Back from Vacation and Into the Fire

I’m back.  Have been for days.  But as is usually the case, so very many things piled up while I was gone.  I spent the weekend catching up with my lady, the first and most important task.  There was a lot of binge TV watching.  Wow.

I dove back into the novel on Sunday after a week writing absolutely nothing, so again, wow.

I have some 20 odd TV shows I’d like to catch up on which are at present on the back burner, turning black.

Though the office was close during the vacation, I returned to plenty of work.  Surprising how that happens.  Yesterday was jam packed but pretty manageable.  I felt productive, but the work continues.

I would like to come back and give at least a cursory run-through of my trip to the Rocky Mountain state, a place I would absolutely love to call home, and the fantastic people that call it home, but it will have to wait for now.  Suffice it to say, the vacation did everything it was supposed to.

One last note, more to the regular point of the blog.  Yesterday I finished a chapter I left half done before the trip and this morning I dove right into a very enjoyable action and contemplation sequence.  Fun to write and, if I can presume, fun to read as well.

Back real soon…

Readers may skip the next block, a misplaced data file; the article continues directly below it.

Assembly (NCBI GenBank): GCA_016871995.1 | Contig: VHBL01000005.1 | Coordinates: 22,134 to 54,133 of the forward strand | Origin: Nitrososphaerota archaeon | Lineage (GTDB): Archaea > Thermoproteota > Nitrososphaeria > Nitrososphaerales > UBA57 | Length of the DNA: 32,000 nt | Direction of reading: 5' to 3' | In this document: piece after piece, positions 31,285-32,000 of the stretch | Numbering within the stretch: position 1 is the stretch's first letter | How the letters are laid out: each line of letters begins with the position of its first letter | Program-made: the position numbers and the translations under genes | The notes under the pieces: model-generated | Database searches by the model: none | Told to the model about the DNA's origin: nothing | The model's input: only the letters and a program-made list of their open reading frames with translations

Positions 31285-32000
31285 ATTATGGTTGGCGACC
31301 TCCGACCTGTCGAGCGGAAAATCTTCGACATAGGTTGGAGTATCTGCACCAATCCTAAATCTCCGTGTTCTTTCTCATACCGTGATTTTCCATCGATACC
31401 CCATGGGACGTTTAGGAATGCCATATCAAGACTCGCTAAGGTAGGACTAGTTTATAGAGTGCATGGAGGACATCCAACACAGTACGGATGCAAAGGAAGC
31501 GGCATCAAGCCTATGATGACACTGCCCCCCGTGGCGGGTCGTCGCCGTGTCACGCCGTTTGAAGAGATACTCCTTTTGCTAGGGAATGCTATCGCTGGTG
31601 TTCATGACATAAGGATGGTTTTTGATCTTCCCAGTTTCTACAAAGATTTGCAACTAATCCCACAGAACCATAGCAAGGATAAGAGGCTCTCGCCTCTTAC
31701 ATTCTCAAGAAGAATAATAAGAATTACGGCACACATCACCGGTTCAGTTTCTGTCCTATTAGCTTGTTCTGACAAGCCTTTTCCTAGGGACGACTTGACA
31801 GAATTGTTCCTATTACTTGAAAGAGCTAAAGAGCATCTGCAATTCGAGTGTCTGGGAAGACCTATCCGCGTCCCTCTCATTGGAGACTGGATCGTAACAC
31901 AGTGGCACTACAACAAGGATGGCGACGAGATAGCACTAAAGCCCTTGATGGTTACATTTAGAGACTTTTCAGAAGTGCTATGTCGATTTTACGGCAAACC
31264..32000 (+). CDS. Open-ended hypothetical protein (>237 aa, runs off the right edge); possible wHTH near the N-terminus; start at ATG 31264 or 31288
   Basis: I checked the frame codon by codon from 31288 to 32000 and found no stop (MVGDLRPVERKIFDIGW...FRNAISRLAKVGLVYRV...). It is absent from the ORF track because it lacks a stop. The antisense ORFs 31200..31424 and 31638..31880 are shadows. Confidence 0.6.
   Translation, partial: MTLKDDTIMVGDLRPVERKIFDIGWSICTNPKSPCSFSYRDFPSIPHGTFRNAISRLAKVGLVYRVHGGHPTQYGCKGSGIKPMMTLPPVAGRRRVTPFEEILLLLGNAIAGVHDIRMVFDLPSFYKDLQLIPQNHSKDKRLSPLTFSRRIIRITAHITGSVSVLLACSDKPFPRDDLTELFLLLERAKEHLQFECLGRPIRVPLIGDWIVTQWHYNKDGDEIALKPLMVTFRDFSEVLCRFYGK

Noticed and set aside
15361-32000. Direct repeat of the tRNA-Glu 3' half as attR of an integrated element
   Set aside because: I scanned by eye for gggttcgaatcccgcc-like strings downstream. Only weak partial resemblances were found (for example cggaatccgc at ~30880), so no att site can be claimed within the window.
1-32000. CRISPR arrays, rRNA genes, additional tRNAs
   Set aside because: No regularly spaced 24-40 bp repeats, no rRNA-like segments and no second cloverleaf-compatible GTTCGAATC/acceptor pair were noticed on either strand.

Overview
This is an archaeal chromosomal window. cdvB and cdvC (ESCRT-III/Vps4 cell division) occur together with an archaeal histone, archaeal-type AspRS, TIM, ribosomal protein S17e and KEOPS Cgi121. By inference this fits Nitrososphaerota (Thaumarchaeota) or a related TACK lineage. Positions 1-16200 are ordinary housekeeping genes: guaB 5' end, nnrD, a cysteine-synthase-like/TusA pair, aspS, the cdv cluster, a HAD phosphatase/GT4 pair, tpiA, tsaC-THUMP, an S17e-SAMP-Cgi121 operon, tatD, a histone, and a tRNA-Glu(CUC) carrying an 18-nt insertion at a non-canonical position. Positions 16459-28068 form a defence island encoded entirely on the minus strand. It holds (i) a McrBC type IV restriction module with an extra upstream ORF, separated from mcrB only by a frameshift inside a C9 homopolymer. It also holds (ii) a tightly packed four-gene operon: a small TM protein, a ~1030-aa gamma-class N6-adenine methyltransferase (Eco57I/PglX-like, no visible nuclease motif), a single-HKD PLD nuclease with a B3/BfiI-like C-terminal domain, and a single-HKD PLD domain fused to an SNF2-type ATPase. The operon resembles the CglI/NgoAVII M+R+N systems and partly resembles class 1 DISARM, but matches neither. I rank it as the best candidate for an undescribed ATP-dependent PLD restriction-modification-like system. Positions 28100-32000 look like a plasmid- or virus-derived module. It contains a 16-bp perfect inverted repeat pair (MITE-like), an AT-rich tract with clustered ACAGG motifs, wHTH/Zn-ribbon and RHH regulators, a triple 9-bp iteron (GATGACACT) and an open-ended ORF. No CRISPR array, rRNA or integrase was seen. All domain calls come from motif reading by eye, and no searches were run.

You may notice that I’ve posted (okay, maybe reposted) something every day this week.  I’m on vacation next week and unlike Spring Break ‘13, I may not write at all while I’m away.

On to the point:

In the last week, the story about Keurig working on the next iteration of their coffeemaker has made the rounds.  If you haven’t hear, here’s CNET’s story and I’ll condense it real quick as well.

Keurig makes pod coffee makers that use K-cup, which they also sell.  They are far from the first pod coffee maker, but they are undoubtedly the biggest and best know.  You start with this:

Drop it into this:

And get this:

Not a great cup of coffee, but it could definitely be worse.  It has no place in my kitchen, but at the office…?

So this thing took off and of course it did.  Why not?  Then, a bunch of companies started making competing K-cups.  A little different in form and vastly different packaging.  Keurig no like, so now they are working on getting DRM into the cups so that only their’s will work.  You know how your HP printer whines when you use someone else’s ink?  It’s like that, but it won’t work at all.  So really, it’s more like trying to play your Audible audiobook on a “non-standard” device.  No worky.